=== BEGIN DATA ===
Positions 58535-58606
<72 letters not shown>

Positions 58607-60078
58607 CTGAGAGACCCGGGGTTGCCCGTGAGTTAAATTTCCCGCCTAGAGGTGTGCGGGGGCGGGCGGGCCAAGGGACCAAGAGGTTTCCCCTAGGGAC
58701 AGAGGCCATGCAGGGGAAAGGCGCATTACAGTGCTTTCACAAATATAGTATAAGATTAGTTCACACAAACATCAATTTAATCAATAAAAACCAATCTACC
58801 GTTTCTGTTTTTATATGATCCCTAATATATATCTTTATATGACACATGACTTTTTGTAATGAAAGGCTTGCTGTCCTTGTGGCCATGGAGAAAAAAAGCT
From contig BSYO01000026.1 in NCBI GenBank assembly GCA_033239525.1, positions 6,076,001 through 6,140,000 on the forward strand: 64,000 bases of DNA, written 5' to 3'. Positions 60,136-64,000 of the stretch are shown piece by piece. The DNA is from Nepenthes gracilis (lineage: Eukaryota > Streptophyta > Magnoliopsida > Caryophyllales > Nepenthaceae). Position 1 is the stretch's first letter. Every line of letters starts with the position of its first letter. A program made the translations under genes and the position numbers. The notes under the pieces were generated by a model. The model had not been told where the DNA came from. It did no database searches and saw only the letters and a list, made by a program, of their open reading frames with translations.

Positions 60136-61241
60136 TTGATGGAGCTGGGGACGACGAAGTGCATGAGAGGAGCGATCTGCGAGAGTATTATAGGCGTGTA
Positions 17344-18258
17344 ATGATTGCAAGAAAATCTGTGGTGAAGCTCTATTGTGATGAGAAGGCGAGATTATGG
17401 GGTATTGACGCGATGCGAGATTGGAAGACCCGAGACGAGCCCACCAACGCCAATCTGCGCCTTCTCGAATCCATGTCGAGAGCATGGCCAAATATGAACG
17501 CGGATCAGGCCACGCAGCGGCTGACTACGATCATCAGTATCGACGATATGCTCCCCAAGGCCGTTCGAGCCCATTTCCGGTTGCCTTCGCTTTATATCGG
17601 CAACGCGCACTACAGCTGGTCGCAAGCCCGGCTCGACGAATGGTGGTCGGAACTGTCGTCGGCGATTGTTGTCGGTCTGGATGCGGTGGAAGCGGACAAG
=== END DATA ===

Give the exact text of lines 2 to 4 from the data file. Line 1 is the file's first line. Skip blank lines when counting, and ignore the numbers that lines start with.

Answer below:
<72 letters not shown>

Positions 58607-60078
58607 CTGAGAGACCCGGGGTTGCCCGTGAGTTAAATTTCCCGCCTAGAGGTGTGCGGGGGCGGGCGGGCCAAGGGACCAAGAGGTTTCCCCTAGGGAC